Boaz Moselle is an Executive Vice President at Compass Lexecon based in London and Paris. He is an economist who has worked in academia, consulting and government.
Dr. Moselle’s areas of expertise include:
- Oil and gas: economic analysis relating to the price of gas and LNG in long term contracts, valuation of gas supply businesses, and the estimation of damages from the breach of supply contracts; valuation of oil and gas assets.
- Other energy sources: valuation of conventional, nuclear and renewable power generation assets; estimation of damages in relation to alleged breaches of obligations under bilateral and multilateral investment treaties, and/ or alleged breaches of contractual obligations.
- Regulated infrastructure: economic analysis of appropriate pricing and related issues for regulated infrastructure including natural gas and electric power transmission and distribution, airports, telecommunications networks, etc.
- Competition and anti-trust issues in the energy industry: economic analysis of mergers and of alleged breaches of competition law (abuse of dominance, anti-competitive agreements) including in relation to electricity generation, oil and gas (up, mid and downstream), and power and gas retail markets.
He has provided expert witness testimony in approximately 50 international arbitrations, in the context of both commercial and investment treaty disputes. Who’s Who Legal notes that he ‘is widely considered to be “a genius”’ and that ‘one client describes him as “the best expert I have ever seen under cross-examination, and possibly the brightest I have seen in my whole career”’.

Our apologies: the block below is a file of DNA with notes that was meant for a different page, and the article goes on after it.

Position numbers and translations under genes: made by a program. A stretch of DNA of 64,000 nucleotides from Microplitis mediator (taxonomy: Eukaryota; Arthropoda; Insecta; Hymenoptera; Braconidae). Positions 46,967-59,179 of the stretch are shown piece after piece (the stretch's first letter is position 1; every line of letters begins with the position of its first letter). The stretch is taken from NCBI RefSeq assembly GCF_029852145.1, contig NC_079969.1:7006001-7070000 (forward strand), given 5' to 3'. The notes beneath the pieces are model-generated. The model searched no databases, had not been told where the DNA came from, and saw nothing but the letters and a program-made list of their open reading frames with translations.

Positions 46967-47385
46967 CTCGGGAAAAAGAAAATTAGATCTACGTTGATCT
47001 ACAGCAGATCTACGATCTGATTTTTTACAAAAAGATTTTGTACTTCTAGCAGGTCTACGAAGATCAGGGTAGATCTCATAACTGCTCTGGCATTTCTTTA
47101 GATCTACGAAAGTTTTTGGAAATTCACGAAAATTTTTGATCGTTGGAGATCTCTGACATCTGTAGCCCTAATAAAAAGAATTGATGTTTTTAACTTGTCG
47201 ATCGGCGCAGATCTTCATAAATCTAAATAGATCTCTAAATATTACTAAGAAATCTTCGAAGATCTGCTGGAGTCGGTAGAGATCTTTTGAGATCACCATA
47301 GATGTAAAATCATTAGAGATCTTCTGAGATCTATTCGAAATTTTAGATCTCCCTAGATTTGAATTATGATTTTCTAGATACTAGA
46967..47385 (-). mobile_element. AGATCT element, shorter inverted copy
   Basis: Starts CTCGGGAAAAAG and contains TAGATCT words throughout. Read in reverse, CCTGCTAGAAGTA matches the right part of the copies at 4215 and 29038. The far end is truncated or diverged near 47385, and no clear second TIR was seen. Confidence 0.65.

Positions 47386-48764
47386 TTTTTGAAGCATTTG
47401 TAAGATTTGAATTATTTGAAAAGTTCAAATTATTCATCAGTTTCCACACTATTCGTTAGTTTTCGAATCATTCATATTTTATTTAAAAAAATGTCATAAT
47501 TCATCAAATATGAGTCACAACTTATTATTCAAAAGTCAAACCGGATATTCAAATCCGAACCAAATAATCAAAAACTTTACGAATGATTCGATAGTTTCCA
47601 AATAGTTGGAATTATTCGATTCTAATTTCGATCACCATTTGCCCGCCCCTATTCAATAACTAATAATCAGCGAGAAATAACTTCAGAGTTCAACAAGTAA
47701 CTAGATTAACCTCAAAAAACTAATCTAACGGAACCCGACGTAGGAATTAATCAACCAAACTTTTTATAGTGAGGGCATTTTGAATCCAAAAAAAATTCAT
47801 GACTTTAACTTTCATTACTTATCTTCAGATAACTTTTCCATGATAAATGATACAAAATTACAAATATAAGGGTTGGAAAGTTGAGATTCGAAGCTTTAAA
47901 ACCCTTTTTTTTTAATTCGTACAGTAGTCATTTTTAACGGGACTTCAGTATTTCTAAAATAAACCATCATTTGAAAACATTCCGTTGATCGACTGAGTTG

Dr. Moselle began his career as an assistant professor at Northwestern University, where he taught courses in quantitative methods and in game theory. He holds a Ph.D. in Economics from Harvard University, and an M.A. and Ph.D. in Mathematics from the Universities of Cambridge and London. He was previously a Managing Director of the UK energy regulator Ofgem. He teaches in the Brussels School of Competition on competition and regulation, and as a guest lecturer at Queen Mary University of London School of Law on issues related to damages and disputes in the energy industry. He has published articles in leading economics journals, and is co-author of a textbook on statistics; co-author and co-editor of a book on the economics of renewable generation. He is also co-author of book chapters on the role of the expert in gas price reviews (in Gas Price Arbitrations: A Practical Handbook); on the definition of investment in economics (in Jurisdiction in Investment Treaty Arbitration); and on the use of statistical techniques for estimating damages (in The Guide to Damages in International Arbitration).